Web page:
The 3 Best Compost Machines of 2021

Turn food scraps into soil the easy way.

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It’s a sad fact, but food waste is a major issue around the world. From banana peels to spoiled leftovers, it adds up more quickly than you might think. In fact, the EPA estimates that 42.8 million tons of food waste ended up in landfills or combustion facilities in 2018, the most recent year for which we have data.

But reducing food waste isn’t always easy. Composting it is a great option, but not everyone has a home with space to accommodate a traditional compost bin. Depending on environmental conditions and what you add to the pile, composting can take months to a year to break down into a usable form.

In many other countries where living space is at a premium, such as Asia and Australia, electric food recycling machines, also known as electric composters, make short work of food scraps. Not only do these machines reduce the amount of waste that must be tossed, the finished product also can be added to gardens as a nutrient-rich compost or soil conditioner instead of ending up in a landfill.

Unfortunately, some models have not made it to the United States and others (like the NatureMill) have been discontinued. Several new models are currently are being crowdfunded and awaiting production through various channels, although we're not recommending these options just yet.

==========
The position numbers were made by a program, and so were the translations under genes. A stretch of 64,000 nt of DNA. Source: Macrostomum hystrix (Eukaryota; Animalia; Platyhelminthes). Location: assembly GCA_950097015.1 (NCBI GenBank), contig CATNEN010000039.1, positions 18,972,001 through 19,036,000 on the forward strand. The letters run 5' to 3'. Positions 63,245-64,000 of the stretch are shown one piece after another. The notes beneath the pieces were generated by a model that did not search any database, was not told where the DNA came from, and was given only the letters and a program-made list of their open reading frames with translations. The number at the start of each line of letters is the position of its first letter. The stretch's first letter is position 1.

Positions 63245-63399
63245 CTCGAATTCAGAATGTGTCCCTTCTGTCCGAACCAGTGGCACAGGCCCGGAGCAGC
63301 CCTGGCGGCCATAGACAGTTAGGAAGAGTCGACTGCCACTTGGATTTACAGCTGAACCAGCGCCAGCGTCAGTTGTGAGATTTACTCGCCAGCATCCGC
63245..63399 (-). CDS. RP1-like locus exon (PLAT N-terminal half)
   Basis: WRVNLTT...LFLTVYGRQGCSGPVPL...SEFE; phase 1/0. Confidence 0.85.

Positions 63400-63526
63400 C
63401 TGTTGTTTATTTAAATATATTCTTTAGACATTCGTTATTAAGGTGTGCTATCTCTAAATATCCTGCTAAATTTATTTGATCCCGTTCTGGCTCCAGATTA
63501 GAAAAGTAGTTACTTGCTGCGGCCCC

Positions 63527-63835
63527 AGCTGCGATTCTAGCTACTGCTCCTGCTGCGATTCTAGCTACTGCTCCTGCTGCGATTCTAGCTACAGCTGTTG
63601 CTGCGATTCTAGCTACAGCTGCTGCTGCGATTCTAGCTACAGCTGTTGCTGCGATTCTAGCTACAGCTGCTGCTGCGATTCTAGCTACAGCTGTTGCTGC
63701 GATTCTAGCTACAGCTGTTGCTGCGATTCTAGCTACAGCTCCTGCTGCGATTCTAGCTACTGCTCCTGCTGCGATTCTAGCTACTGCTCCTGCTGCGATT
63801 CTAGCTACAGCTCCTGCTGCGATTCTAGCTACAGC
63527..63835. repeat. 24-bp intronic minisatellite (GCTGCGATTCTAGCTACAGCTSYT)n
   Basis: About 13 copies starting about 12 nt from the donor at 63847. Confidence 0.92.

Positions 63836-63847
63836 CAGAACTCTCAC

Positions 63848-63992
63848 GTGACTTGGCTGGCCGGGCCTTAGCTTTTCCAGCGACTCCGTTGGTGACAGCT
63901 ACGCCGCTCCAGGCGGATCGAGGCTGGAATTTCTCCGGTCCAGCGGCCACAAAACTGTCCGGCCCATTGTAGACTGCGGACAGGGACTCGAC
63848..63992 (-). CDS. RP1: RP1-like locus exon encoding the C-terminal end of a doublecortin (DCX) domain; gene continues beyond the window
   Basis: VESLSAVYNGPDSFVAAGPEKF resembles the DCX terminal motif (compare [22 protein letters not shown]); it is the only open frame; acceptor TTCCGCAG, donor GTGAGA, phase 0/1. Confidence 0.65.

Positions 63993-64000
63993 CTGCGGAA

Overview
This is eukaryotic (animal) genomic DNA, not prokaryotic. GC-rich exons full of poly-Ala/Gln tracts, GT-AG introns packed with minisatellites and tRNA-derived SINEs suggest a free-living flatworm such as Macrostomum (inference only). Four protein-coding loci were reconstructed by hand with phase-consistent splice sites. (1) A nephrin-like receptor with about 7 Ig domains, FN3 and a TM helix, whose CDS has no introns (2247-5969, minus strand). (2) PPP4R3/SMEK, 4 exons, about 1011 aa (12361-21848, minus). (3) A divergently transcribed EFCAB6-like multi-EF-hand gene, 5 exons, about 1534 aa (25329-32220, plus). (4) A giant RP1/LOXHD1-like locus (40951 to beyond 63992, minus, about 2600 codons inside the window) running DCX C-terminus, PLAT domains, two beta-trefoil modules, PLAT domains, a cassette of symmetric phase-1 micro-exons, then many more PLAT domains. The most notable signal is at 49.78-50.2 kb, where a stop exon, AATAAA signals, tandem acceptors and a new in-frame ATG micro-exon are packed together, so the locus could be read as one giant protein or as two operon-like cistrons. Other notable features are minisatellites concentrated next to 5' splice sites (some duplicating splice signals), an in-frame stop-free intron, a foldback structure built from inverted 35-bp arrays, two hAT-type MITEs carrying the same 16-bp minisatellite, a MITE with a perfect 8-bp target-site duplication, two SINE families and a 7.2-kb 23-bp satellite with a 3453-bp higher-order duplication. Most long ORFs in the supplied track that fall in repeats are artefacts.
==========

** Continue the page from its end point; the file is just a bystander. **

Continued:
Here’s are the best compost machines currently available in the United States:

The Rundown
Its stainless finish is attractive enough to blend in with the rest of your kitchen.
This composter can process up to 10 pounds of food waste per day.
Best Low-Tech “Machine”:
Aerobin 200 Composter at Amazon
The system allows the bin to retain heat generated by the aerobic composting process.

Best Overall: Vitamix FoodCycler FC-50

vitamix foodcycler

Toss fruit cores, peels, dairy, and even chicken bones into the dishwasher-safe waste bucket, press a button, and the unit gets to work drying, grinding, and cooling scraps. The end result is a pleasant-smelling mulch-like substance that's ready to be used to top-dress the plants in your garden or worked into the soil. The entire process takes several hours. It only requires one cubic foot of space (about the size of a bread machine) on your counter, and its stainless finish is attractive enough to blend in with the rest of your kitchen.

A carbon filter lid controls odors. The unit does require electricity, but it’s quiet enough that it’s not too annoying. It comes with a 3-year warranty. The 10.5 cup capacity bucket is small though, so if you have a big family, it may be tough to handle all your scraps.

“Using a FoodCycler is kind of like magic. It’s impressive how well it works to create a nutrient-rich fertilizer that can be used in may ways around the garden. However, I wouldn’t add it to indoor houseplants without letting it cure first. A friend of mine tried this and it attracted fruit flies.” ~ Margaret Badore, Treehugger Senior Editor 

Best Splurge: Compostology Automated Composter GG-02

Compostology Automated Composter GG-02

This composter can process up to 10 pounds of food waste per day. At 18 inches tall and wide with depth of 30 inches, it’s not countertop size but it still takes up little space in your home. It reduces scraps by more than 80% in volume so it won’t need emptied as often as countertop units. It requires a standard household outlet, and could be a good fit for small businesses looking to speed up their food waste processing.

The unit, manufactured in South Korea, is not widely available yet in the United States, but can be ordered online.